Supercomputing resources at the Department of Energy's Oak Ridge National Laboratory will support a new initiative designed to advance how scientists digitally reconstruct and analyze individual neurons in the human brain. Led by the Allen Institute for Brain Science, the BigNeuron project aims to create a common platform for analyzing the three-dimensional structure of neurons.
Mapping the complex structures of individual neurons, which can contain thousands of branches, is a labor-intensive and time-consuming process when done by hand. BigNeuron's goal is to streamline this process of neuronal reconstruction -- converting two-dimensional microscope images of neurons into 3-D digital models.
"Neuronal reconstruction is a huge challenge for this field," said ORNL's Arvind Ramanathan. "Unless you understand how these different nerve endings are connected to each other, you're not going to make any sense of how the brain is functioning."
Digital algorithms could help automate the process, but researchers worldwide use different approaches to collect images, manage data and create their models. The BigNeuron collaborators hope to standardize the process and identify which algorithms are best suited for different neuron types, which would accelerate scientists' attempts to map every neuron in the brain. The human brain contains nearly 100 billion neurons.
ORNL's Titan, the second most powerful supercomputer in the world, will allow scientists to gauge which algorithms are most effective at reconstruction and tune the codes to take advantage of high-performance computers.
"By bench-testing, we'll get an idea of which ones tend to perform better than others," Ramanathan said. "If Titan were to help even one of these algorithms to run faster or better, then I think that would be a huge win."
In a series of BigNeuron workshops, participants will contribute neuron reconstruction algorithms and datasets to a common software platform. ORNL will provide a supporting framework through its computing and data management resources, including the lab's Health Data Sciences Institute, a multidisciplinary initiative designed to examine these kinds of complex, heterogeneous datasets.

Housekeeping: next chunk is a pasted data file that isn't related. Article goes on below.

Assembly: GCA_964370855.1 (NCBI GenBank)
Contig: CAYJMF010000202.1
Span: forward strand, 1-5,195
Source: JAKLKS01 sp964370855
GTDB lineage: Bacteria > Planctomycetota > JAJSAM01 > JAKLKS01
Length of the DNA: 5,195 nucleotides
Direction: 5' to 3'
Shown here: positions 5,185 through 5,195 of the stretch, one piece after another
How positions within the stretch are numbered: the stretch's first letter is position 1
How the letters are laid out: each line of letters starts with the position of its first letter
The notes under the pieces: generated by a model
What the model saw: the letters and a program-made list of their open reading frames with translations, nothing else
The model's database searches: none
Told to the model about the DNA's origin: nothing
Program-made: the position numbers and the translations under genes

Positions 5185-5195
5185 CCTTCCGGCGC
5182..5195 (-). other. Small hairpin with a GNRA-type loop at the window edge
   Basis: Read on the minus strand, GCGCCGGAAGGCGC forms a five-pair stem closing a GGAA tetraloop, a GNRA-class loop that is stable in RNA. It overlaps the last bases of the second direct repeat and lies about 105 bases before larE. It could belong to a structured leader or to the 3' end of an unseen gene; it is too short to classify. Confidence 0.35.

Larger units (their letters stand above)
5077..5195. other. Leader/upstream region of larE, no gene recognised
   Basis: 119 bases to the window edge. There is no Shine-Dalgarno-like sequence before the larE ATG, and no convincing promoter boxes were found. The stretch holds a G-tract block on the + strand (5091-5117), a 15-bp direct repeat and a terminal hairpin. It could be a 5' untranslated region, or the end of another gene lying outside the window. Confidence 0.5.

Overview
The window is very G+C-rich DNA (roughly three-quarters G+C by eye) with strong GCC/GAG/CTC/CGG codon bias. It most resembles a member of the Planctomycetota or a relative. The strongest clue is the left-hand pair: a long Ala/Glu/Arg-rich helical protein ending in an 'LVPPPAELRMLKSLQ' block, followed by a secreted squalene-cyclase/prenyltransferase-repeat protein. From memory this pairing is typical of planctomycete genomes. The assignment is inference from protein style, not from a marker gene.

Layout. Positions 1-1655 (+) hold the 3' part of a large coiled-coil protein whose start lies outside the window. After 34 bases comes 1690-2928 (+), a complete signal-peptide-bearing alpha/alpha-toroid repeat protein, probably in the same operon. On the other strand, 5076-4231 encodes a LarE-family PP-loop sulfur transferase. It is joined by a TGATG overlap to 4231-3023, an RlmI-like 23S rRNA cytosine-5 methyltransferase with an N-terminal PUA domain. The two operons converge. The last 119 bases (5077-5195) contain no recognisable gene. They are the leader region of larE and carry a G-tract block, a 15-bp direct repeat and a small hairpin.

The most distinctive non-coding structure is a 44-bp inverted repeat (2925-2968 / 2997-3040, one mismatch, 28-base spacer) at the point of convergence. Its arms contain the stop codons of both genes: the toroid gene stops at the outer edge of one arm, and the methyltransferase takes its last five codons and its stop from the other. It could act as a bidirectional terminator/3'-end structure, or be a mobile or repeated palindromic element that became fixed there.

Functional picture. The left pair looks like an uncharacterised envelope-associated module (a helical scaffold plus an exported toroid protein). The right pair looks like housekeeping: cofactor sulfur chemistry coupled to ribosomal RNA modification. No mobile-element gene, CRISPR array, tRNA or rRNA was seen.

"Neuroscience imaging represents a unique type of dataset that typically requires supercomputing," Ramanathan said. "The computers will be used for what they do best, which is massive amounts of computation in a short amount of time. Plus, hosting these very large and complex datasets is at the heart of what we do every day."
Ramanthan also hopes ORNL's involvement in the initiative will further integrate the high-performance computing and brain science communities. Although supercomputing is used for image reconstruction in applications such as satellite imagery, neuroscience presents unique challenges.
"Brain science is very specialized; you can't take an existing algorithm and make it to work with brain data," he said. "We want to show that Titan can handle all these types of datasets."
Scientists anticipate that mapping the neuronal connections in an entire brain could provide a wealth of insights in medicine, but Ramanathan notes that BigNeuron is only an initial step in that direction. The project aims to lay the groundwork to enable these future studies.
"The biological implications are huge," said Ramanathan. "If it works on a healthy human brain, then you can do these analyses on a diseased human brain, on patients with Alzheimer's or Parkinson's for instance, to try to understand how the wiring is different. That could lead to many different avenues and hopefully drive the future of medicine.
"First we need to build the basics, the tools of trade. Because these systems are so complex and so important, the community is trying to do this as accurately and systematically as possible," he said.
For more information about BigNeuron, visit https://alleninstitute.org/bigneuron/about/.
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